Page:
So, I have been sitting here for 15 minutes and all I wrote was this sentence.
The definition according to cancerresearchuk.org of CHEMO BRAIN or MCI (mild cognitive impairment) is when cognitive changes occur after chemotherapy. Cognitive is the way you process information or understand the world and how it works.
Excerpt from Cancer Research UK: Most people who have cognitive changes are able to do everyday things. But they may notice they aren’t able to do some things quite as well as before they had cancer.
Symptoms can include (I HAVE ALL OF THESE)
- Memory loss – forgetting things that you normally remember
- Difficulty thinking of the right word for a particular object
- Difficulty following the flow of a conversation
- Trouble concentrating or focusing on one thing
- Difficulty doing more than one thing at a time (multi tasking)
- More difficulty doing things you used to do easily, such as adding up in your head
- Fatigue (tiredness and lack of energy)
- Mental fogginess
The changes are often mild and very subtle. But if you have them they can reduce your quality of life. Doctors now know that people with different types of cancer may have these problems.
Tips for coping with chemo brain (I AM USING ALL OF THESE)
- Try to keep your life as simple as possible
- Avoid trying to do too many things at the same time
- Think about writing list about what you need to do, things you need to buy and where you left things
- Writing people's names down with a brief description to help you remember them may be helpful
- Repeating things back to people, for example, the names of people you meet for the first time can help
- When arranging to meet someone or organising an event it may be helpful to write the details down and repeat them back to someone
- Try to talk to people somewhere quiet with few distractions
- Many people find it useful to keep a calendar on your wall
- It may be helpful to write yourself notes and stick them up where you can see them to remind you to do things
- Try to follow a healthy diet, and get some exercise and plenty of rest - try to avoid becoming over tired
- Keeping your mind active may help -for example, doing crosswords, sudoku and puzzles
Those that knew me before cancer know that I was able to focus on a task for long hours and complete it. I could be counted on to follow through. I was amazing (even though I didn't know it) at multi-tasking and seemed to thrive on on having many balls in the air at the same time. (figuratively not literally - I am terrible at juggling). I started my own business and at the same time oversaw the building of a new house that I had designed. I kept track of appointments, remembered birthdays (didn't always send the card though), I was always prepared and even sometimes a step ahead for every event. I worked my butt off in everything I did.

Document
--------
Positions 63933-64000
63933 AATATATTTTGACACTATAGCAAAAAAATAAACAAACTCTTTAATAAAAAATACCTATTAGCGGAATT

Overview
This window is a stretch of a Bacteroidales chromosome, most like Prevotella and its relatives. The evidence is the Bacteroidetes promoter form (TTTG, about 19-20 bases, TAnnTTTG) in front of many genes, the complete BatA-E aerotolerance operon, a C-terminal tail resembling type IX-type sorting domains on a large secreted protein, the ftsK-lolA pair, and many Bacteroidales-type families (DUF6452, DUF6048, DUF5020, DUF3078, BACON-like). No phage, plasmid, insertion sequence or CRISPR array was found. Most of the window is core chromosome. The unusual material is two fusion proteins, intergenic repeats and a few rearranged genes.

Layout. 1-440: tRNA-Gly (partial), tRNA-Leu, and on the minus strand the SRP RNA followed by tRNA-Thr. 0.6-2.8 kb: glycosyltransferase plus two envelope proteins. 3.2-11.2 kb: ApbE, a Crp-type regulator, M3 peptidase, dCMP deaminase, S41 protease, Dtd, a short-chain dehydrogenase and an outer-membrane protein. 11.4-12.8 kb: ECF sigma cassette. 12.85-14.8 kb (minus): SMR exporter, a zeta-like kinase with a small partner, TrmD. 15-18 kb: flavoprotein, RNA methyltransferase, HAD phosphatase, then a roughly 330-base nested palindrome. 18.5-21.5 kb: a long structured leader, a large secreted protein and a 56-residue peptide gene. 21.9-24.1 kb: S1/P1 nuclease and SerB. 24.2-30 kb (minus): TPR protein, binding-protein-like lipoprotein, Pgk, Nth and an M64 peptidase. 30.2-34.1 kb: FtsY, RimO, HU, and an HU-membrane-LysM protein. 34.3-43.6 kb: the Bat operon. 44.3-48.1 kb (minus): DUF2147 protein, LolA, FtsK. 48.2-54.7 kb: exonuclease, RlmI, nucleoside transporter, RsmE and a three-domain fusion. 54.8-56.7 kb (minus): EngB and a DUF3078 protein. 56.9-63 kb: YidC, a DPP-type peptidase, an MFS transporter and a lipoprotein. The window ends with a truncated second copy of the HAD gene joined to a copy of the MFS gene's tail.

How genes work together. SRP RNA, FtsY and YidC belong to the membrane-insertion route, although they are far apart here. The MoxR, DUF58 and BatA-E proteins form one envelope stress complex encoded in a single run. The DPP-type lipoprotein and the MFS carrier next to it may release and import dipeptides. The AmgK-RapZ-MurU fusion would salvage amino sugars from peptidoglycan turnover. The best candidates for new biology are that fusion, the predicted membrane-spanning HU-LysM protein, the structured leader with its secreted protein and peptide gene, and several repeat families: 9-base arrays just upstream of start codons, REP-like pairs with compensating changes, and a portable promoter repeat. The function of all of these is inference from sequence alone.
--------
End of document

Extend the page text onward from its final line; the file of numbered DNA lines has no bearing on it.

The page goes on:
The new me is going to take some getting used to. My attention span is like a goldfish. It doesn't bother me until I realize that my attention span is so short. I can't finish a task- especially if I can't start it. Just one of the many things that suck with Chemo Brain.
I have too many things on my mind and they are too many for my brain to handle. I become paralyzed with my actions and end up not being able to get anything done and only getting more frustrated. I make a list in my notebook to get these things out of my head. I try and do one or two of these things on the list. Frustration again because there are 10 new things to do every day.
So, here I am now 5 hours later, stopping and starting to get this blog post finished.
Frustration comes and goes. This week it has been high as many things are happening at once. It is kind of overwhelming. I try and get myself out of my funk. Break the pattern. I am again so blessed to have friends here in London that I only met a few months ago that care. The girls are great listeners and have excellent ideas how to cope with all the varying consequences of having chemo brain. THANKS GIRLS.
If chemo brain sucks, then me getting in better physical shape is at the other end of the scale. Working out 3 times a week in the gym and then walking at least 3 miles a day means that my hip joints are sore just sometimes and not all the time like they were before. Exercise is keeping me sane. Thank goodness for that or I would already have been checked into the loony bin.
Recovery and living life after cancer always comes down to the support and encouragement of friends and family to get through it. I am truly blessed and grateful.
FRIENDS. GRATEFUL. CHEMO BRAIN SUCKS. FAMILY. RAINY LONDON.
MAKE A LIST. START AND FINISH IT.
LOVED. BE BRAVE. LOVE LIFE.